I know, I know, this topic may be a bit dry (get it? dry? Wine? Dry wine?…ah, forget it), but it’s an important concept to understand when trying to figure out wines.
The concept is ‘terroir’.
Unless you’re a wine freak (and I use the term ‘freak’ here lovingly), you’re probably not familiar with it. This is due in large part to the American culture and the way we’ve approached wine development versus the way the Europeans have.
Now I’m about to brush the American wine scene with a wide generalization brush. Not every vinyard in American follows what I’m about to say, but enough do that it allows me to make these observations.
We love process here in the States. We believe that in order to make a better wine, we should make a better process. Specific processes are used to get a specific kind of wine. To abuse a metaphor, think of the processes as formulas, with variables in place for the variety of grapes, the amount of time grown, the time of year when the grape is harvested, whether the grape is peeled or not, whether the grape is fermented in oak or a steel vat, etc, etc. All of these variables are put into an equation (usually by an enologist) to determine what makes the best wine. One formula may be used to make Pinot Gris, another may be used to make Merlot. What these processes allow, is for one varietal of wine to be grown in different areas of the country. Hence, Rieslings can be made in New York, Oregon, even Idaho.
To the majority of Europeans, this is a bunch of hooey. To them ‘terroir’ is what helps determine what makes the better wines. Terroir is the term used to describe all the ecological factors that make a particular type of wine special to the region of its origin. To some in Europe, it is unfathomable to make a Chianti in France, regardless if they only used the Sangiovese grape and the same Chianti making process. To them, if you take the grapevines out of the Chianti region and plant them somewhere else, it ceases to be Chianti.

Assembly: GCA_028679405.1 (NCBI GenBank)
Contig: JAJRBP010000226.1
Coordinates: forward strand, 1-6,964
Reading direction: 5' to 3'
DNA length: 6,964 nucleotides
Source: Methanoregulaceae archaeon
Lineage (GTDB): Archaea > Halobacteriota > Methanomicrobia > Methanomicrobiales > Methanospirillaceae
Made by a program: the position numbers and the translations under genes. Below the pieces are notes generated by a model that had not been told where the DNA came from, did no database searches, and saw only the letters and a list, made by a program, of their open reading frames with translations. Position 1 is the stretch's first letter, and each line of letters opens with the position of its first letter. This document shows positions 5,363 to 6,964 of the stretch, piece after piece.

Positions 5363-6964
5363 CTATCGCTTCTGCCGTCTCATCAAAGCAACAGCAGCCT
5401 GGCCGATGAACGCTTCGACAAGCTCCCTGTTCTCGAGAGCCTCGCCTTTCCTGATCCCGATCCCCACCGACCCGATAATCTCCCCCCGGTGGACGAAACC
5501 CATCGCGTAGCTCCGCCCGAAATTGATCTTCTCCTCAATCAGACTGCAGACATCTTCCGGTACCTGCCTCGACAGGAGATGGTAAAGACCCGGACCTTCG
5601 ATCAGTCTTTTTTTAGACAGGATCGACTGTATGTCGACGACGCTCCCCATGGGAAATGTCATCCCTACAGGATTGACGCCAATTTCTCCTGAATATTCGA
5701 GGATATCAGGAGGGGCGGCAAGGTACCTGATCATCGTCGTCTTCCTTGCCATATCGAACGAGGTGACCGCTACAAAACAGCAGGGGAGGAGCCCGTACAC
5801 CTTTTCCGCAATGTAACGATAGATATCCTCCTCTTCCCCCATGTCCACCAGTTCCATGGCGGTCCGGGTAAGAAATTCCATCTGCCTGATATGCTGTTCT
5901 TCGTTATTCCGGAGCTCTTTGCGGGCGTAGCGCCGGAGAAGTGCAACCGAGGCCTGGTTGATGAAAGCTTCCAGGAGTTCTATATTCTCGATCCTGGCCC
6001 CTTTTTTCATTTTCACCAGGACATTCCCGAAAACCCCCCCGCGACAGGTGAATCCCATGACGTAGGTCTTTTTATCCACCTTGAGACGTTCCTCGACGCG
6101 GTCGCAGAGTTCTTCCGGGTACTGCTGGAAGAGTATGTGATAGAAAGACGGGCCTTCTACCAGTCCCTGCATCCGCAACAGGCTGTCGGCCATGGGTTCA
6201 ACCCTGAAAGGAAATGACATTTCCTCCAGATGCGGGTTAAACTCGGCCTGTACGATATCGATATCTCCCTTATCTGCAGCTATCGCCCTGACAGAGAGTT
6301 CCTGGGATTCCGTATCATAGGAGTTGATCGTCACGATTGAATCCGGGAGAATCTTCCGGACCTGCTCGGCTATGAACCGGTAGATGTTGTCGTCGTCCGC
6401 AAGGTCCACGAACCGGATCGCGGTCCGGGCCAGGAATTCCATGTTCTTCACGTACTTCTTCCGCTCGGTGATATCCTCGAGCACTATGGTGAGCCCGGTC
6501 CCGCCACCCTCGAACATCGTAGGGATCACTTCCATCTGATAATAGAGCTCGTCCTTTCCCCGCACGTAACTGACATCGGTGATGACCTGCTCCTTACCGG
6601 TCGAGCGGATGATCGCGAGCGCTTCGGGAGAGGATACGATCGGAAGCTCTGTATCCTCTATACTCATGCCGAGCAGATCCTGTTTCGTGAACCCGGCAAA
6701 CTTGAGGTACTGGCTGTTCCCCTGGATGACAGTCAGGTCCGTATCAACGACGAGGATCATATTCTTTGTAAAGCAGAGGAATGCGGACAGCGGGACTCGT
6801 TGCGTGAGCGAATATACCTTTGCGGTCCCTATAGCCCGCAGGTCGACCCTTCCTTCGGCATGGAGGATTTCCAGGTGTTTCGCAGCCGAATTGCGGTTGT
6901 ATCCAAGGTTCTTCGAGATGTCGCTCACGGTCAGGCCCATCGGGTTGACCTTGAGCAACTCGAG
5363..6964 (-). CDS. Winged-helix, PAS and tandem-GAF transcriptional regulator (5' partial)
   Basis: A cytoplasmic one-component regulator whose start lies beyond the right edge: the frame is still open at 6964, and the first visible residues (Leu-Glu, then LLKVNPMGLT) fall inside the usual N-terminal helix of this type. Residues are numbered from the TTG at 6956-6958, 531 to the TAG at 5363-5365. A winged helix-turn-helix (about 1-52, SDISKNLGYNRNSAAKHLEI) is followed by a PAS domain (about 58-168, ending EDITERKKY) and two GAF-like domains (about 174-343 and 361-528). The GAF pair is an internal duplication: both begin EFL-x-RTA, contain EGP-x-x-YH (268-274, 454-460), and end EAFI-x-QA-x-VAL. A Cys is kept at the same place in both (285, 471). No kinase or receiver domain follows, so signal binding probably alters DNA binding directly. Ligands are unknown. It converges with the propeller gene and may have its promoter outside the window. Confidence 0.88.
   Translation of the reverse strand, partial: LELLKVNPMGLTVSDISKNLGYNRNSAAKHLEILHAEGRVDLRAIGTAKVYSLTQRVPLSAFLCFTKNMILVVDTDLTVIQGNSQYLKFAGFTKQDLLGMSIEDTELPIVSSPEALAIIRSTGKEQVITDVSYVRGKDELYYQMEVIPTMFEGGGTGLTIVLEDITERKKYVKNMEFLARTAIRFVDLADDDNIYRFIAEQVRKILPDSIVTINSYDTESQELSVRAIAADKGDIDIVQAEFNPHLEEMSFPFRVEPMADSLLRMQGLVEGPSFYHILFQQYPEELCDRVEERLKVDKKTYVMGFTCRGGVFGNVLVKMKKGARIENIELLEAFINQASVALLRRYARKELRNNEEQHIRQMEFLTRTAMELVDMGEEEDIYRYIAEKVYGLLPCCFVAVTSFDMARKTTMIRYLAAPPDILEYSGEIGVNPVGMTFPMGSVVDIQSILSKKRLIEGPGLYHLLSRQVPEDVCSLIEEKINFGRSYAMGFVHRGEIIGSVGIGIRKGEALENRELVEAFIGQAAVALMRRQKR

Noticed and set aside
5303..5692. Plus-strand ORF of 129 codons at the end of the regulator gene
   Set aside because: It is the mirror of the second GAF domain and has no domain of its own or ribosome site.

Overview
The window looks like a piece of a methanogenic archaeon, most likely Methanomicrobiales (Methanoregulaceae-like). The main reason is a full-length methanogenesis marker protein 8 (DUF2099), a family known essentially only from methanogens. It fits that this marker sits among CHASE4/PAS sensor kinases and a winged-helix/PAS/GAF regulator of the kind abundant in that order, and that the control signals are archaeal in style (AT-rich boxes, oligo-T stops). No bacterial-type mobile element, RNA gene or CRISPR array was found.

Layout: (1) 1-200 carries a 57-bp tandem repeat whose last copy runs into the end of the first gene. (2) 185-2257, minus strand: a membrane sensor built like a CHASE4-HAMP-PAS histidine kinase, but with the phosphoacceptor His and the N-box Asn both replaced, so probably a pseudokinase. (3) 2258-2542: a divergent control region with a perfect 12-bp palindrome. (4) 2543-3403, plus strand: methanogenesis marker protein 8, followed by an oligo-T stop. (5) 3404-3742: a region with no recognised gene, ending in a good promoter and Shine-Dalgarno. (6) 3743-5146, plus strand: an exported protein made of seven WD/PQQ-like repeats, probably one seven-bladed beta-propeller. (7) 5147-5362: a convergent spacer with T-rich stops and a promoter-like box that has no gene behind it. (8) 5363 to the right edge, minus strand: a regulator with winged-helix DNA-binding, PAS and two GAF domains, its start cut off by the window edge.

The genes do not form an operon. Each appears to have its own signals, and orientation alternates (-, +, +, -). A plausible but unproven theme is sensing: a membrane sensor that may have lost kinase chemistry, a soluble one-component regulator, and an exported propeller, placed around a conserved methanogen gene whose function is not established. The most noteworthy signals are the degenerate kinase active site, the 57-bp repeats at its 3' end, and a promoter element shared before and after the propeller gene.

That’s not to say that the American winemakers don’t take these variables into account…they do, under the variable of ‘microclimate’. But Americans’ tend to think that different areas of the country can replicate microclimate and any slight differences will only lead to a slight variation of taste.
This difference is why Europeans label their wines based off of an appellation. An appellation a designated growing area governed by the rules and regulations established by its federal government and/or local governing body. Champagne comes from the Champage region of France, and Orvieto comes from the Orvieto region of Italy. Why? Because the local or federal governments of France and Italy say so.
I should note that not all European countries approach wines this way, but enough do that if you are into wines (or wish to be into wines), you should be aware of it.
I bring this up, as if one is to learn about reading labels on wine, one must understand these different approaches to classifying wines.